Tuesday, June 19, 2007

Baseball Tonight Should Hire This Man

Tom Krasovic, a guy who may actually understand statistics and their values, is actually employed as a sportwriter? Will wonders never cease.

Now I realize all of these stats are thrown out in order to support his hometown team, but they're actually used correctly, so he gets a pass for even homerism. I rip enough sportswriters on here, so when one writes an article like this, they're deserving of a little kudos.

Some highlights:
The easy explanation is that the Padres are pitching well. They lead the majors in overall ERA (2.92) and bullpen ERA (2.11). Their starters (3.36) lead the NL in ERA. Skeptics will point to Petco Park as a contributing factor. And they should. The place is a boon to pitchers.

But even when ballpark factors are accounted for, Darren Balsley's pitchers are dusting the field. According to baseball-reference.com, which adjusts for ballparks, San Diego's corresponding ERA is considerably better than anyone else's. The NL team that is second to San Diego in the Web site's "ERA-plus" is Arizona, which trails the Padres by 1½ games in the West.

The Padres are ninth of 16 NL clubs in runs scored. And when the offense's combined on-base and slugging average is adjusted for ballparks, it ranks behind only five others in the NL, and none of those is from the NL West.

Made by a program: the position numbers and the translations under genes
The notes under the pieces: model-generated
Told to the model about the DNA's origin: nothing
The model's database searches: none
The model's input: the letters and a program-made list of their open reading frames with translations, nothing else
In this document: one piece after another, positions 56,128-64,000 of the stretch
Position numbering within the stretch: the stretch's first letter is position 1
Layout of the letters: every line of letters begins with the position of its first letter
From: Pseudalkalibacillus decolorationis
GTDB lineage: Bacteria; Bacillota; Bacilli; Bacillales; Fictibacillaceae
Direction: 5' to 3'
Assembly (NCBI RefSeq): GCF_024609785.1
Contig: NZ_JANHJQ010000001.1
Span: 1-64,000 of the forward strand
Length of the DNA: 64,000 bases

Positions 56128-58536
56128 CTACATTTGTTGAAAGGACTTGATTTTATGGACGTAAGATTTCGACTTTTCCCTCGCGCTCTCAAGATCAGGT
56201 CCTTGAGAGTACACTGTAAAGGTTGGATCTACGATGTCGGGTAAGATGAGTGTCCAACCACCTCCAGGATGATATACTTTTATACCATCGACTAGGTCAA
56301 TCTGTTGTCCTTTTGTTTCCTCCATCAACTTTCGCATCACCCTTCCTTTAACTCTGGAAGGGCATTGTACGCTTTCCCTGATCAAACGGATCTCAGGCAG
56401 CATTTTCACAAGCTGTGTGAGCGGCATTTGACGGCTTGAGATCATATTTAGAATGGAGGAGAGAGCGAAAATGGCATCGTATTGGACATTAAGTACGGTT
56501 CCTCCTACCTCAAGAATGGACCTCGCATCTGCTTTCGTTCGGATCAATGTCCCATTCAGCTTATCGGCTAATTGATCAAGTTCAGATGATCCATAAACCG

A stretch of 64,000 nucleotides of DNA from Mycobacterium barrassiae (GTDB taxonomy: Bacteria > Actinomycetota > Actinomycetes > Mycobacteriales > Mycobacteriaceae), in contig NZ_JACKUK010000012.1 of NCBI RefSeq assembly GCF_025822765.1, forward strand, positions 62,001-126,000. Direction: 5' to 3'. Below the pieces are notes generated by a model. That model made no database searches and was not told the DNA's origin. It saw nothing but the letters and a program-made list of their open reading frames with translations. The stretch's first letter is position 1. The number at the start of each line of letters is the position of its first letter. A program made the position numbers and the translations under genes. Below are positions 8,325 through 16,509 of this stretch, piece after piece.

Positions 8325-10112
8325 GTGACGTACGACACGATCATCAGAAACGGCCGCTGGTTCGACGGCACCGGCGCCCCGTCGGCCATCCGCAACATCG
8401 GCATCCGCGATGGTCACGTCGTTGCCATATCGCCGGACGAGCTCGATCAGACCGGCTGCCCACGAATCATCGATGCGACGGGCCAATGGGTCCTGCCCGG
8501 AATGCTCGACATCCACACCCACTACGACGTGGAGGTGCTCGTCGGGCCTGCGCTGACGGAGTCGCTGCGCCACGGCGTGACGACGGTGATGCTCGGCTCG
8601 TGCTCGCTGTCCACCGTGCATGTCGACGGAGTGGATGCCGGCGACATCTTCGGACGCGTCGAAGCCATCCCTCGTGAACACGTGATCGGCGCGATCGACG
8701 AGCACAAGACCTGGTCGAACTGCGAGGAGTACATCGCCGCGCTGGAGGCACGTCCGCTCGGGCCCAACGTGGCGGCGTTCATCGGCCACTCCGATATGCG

As to how good the Padres really are, they actually might be better if one believes that overall run differential is a good measure, which CEO Sandy Alderson does.

The Pythagorean win-loss record created by analyst Bill James estimates a team's win-loss record by the runs scored and runs allowed. Alderson has said this is typically more accurate for predicting a team's future record than its actual win-loss record. The Padres have scored 78 runs more than they have allowed and have a Pythagorean win-loss record of 43-25. Not only is that well above their nearest pursuers such as Arizona (36-34) and Los Angeles (36-32), it is the best in the majors.
ERA+? OPS+ (explained but never directly mentioned, albeit)? Bill James? Run differential? Pythagorean records? I would love to see this guy try and explain any of this to John Kruk.

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posted by Mr. Faded Glory @ 9:33 AM   1 comments


At 6/25/2007 11:53 PM, Anonymous Anonymous said...

Hey! Love the blog! I was just going to tell you, when you write a new blog post, go over to BeTheRef.com and post a link to your story, and hopefully get a little extra traffic.


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